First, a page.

The Irish President, along with the Irish State’s Foreign Minister, praised her public service, as if in all her public engagements it was she who bent the knee and curtsied, rather than acknowledging the purpose of these ‘public duties’ being to spread deference to inherited authority and privilege as far and wide as possible.

Both the President and Tánaiste noted the “complex and often difficult history” between the two countries and that “Ireland has had a complex and deeply troubled relationship with the British monarchy over many centuries’; but they are not so impolitic as to actually say what this history was or what exactly the nature of the relationship between the two countries has been.

Instead, we are to recall the visit of the British Queen to Ireland in 2011 and her laying of a wreath at the Garden of Remembrance that pays tribute to those who rose up against British rule in 1916.  We are again reminded that she said: ‘To all those who have suffered as a consequence of our troubled past I extend my sincere thoughts and deep sympathy. With the benefit of historical hindsight we can all see things which we would wish had been done differently or not at all.’ The classic subterfuge of ambiguity – we are all to blame so that no one is to blame, for whatever it was that we can’t be blamed for.

For all the rhetoric of reconciliation what mattered was that this ‘complex history’ was precisely that: in the past, history.  The problems of the past have been solved, time to move on, and leave the past by everyone ignoring what it actually was.

One Irish historian has noted an archive from 1979 looking at a possible visit to Britain by the Irish President, and a remark by a civil servant at the British Foreign Office that noted the queen’s “alleged dislike of the Irish”.  As the historian points out ‘a longer report about the queen’s supposed personal attitudes was withheld from the released file.’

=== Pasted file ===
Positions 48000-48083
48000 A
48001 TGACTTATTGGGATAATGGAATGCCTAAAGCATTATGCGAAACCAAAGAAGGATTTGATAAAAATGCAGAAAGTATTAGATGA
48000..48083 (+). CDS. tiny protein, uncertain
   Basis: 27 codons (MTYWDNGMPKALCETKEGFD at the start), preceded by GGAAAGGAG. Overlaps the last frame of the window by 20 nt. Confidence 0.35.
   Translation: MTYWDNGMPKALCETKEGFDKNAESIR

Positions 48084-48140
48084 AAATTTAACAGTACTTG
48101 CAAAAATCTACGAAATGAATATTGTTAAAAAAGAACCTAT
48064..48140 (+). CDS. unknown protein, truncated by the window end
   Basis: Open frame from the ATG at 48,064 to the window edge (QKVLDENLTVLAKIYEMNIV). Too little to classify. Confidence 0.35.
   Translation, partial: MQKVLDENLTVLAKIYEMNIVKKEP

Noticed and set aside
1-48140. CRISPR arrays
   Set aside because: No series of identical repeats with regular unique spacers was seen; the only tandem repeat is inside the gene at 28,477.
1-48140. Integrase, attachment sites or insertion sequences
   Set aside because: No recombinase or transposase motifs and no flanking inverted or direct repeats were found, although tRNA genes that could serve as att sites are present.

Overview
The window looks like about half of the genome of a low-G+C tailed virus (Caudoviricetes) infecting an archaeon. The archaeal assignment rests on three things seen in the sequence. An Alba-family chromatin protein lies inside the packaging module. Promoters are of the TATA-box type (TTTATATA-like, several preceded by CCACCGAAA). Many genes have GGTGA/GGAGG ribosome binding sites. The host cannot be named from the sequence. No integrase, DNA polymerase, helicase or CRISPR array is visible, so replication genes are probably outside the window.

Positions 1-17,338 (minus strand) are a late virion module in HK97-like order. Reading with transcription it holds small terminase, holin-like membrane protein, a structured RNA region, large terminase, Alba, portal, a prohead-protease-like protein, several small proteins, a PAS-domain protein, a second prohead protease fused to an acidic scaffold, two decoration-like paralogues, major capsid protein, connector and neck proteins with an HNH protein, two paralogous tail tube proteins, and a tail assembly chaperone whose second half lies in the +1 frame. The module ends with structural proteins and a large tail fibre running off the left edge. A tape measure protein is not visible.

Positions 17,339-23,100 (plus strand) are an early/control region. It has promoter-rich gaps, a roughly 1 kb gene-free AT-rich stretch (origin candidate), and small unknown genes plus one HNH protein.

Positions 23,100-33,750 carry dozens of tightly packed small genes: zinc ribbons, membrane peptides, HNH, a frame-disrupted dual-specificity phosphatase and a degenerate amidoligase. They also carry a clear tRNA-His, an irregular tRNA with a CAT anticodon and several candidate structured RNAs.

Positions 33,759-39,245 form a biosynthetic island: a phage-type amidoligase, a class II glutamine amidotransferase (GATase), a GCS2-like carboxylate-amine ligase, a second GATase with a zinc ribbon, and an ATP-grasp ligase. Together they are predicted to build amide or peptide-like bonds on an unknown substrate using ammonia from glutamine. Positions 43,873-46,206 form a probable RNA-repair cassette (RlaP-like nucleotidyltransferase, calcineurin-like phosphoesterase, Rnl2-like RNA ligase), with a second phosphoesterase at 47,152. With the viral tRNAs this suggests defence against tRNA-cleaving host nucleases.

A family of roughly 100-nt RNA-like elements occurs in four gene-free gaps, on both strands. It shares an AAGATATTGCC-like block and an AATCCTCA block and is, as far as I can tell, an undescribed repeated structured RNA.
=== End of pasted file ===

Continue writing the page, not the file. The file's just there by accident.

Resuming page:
Did she have a personal antipathy towards the Irish? Who cares?  It’s not about her personal qualities, whatever they were.  It’s about her role at the pinnacle of a viciously violent Empire abroad and a thoroughly rotten polity at home.  This is what she represented and the current media and political campaign around her death is to legitimise this on behalf of what’s left of Britain’s foreign footprint and all the inequality, poverty and suffering at home. We are to be united through our heart-felt mourning for the loss of our sovereign.

The British establishment will now utilise her death to strengthen the increasingly transparent rottenness and corruption of the monarchy.  We already have a new king, a new head of state with all the prerogatives that have been and still are hidden from us, and a new commander-in-chief of the armed forces. We are drowned in sanctimonious and maudlin commentary that dishonestly demands grief for a media construct most of us never knew. 

That, we have been reminded, was one of her great qualities – that she kept her role and views secret.  We do not need to impute them to damn the monarchy and say that this should be the last queen and there should now be no king.

Some on the left, like liberals who defend democratic rights until they are attacked, want to proclaim their republicanism at a more opportune time.  They are not so much boxing clever as taking their gloves off and leaving the ring.  There are indeed, at times like this, intelligent ways of getting your message across but this requires a message in the first place, not surfing the wave of sycophantic rubbish with claims that it’s all just a personal tragedy.